In this microscope, an electron beam is incident on a surface of specimen, and the reflected beam of elastically scattered electrons is detected.
This technique is typically coupled with reflection high energy electron diffraction (RHEED) and reflection high-energy loss spectroscopy (RHELS).
b. Scanning transmission electron microscope (STEM)
The STEM rasters a focused incident probe across a specimen that (as with the TEM) has been thinned to facilitate the detection of electrons scattered through the specimen.
c. Scanning tunneling microscopy (STM)
In this microscope, a conductive tip held at a voltage is brought near a surface, and a profile can be obtained based on the tunneling probability of an electron from the tip to the sample since it is a function of distance.
Application of Electron Microscopes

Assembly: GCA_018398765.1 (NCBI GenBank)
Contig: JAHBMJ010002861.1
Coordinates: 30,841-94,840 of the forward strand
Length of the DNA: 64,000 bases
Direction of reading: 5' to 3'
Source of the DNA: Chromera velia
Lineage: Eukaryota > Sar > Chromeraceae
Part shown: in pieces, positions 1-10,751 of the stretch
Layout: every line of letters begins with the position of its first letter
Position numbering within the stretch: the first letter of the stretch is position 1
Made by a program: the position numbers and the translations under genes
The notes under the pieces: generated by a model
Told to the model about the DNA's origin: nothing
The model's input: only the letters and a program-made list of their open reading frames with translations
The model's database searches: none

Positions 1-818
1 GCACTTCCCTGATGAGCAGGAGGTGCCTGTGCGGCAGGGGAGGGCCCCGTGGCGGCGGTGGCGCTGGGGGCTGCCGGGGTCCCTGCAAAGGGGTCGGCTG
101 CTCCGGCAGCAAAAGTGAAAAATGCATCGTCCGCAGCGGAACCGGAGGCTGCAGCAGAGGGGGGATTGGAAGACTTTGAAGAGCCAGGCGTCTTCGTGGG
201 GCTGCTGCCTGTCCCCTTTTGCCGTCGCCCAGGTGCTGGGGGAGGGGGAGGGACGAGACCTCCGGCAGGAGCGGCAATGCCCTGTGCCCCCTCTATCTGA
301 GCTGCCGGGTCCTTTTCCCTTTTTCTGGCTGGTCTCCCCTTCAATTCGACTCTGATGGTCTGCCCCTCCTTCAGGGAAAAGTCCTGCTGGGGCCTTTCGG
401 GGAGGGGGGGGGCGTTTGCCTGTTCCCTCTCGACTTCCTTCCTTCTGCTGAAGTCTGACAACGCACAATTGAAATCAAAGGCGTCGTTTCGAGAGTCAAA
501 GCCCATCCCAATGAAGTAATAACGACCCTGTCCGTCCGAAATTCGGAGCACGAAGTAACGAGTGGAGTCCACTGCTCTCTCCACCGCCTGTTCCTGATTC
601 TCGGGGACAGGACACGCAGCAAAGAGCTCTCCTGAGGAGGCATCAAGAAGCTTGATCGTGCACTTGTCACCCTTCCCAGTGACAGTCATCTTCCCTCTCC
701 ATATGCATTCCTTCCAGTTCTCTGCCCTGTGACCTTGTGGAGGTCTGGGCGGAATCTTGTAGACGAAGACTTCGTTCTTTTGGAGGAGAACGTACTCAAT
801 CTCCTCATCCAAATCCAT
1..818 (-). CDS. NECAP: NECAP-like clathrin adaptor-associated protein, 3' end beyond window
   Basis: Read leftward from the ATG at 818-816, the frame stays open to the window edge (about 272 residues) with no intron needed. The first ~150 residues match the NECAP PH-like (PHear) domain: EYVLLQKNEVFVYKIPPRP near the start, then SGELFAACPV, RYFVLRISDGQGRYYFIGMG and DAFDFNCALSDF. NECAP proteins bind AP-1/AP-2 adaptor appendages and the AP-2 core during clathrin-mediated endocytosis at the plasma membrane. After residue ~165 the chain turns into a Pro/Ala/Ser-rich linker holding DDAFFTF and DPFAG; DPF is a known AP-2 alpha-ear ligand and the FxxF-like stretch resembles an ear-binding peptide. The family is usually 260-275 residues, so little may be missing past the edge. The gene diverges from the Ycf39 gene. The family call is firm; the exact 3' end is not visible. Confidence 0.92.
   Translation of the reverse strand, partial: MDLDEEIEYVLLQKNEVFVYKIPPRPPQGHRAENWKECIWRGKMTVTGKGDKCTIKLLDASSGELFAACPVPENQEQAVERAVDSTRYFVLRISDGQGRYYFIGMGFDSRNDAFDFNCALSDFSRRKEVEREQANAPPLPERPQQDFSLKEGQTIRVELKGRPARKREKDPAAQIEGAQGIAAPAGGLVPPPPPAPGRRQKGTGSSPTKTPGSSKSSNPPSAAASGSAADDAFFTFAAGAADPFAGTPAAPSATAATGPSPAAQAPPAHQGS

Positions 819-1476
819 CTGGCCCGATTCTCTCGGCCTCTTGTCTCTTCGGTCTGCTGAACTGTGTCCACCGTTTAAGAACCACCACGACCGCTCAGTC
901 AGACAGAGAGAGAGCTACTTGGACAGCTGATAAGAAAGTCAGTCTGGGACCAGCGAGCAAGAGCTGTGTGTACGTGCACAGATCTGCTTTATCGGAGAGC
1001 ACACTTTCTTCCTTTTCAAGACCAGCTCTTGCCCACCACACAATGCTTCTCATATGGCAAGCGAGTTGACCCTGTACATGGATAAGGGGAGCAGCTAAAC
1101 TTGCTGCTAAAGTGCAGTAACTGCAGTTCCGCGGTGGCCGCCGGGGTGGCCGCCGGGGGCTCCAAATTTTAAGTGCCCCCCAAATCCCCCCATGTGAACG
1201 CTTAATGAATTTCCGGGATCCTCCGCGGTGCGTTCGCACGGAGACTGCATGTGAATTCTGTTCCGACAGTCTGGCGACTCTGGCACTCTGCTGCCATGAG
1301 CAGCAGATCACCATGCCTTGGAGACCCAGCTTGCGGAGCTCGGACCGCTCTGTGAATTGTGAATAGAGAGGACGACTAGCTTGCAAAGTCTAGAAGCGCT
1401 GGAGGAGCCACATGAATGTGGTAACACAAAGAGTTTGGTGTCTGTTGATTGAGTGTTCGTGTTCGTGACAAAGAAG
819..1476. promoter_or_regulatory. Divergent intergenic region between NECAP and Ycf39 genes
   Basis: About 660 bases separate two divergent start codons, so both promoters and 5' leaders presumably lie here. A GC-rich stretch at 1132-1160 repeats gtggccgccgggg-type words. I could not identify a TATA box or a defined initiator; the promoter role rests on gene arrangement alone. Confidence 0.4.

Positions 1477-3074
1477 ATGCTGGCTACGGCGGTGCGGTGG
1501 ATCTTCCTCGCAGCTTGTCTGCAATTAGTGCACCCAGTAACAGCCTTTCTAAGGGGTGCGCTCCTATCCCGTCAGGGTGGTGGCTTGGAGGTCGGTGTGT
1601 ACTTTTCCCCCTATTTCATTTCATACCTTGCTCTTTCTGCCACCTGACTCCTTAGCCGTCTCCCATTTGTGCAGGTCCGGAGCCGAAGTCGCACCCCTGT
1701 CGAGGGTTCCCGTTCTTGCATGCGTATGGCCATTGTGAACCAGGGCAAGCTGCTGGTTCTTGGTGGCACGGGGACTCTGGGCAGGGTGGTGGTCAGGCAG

- In industry, it is used for quality control and failure analysis.
- Used to study the structure of different living and non-ling materials.
- In microbiology, it is used to study of microorganisms like bacteria, viruses, etc.
- Used to detect the fault or weakness of a building material.
- To study the Crystal structure of material.
- Adsorption of particle on surfaces.
Advantages of Electron Microscopes
- Electron Microscopes can Magnifies objects over 500,000x times.
- Material rarely distorted by preparation.
- EM allows us to investigate a greater depth of field.
- It Can resolve objects up to 200nm.
Disadvantages of Electron Microscopes
- Electron Microscopes are expensive.
- Live specimens cannot be observed.
- EMs are very large in size and must be operated in special rooms.
- It is Expensive to operate.
- As the penetration power of the electron beam is very low, the specimen should be ultra-thin.
- All images forms in EM, are in black and white.
- A high vacuum is required for viewing the living material.
- Required expertise to handle it.
- Affected by magnetic fields.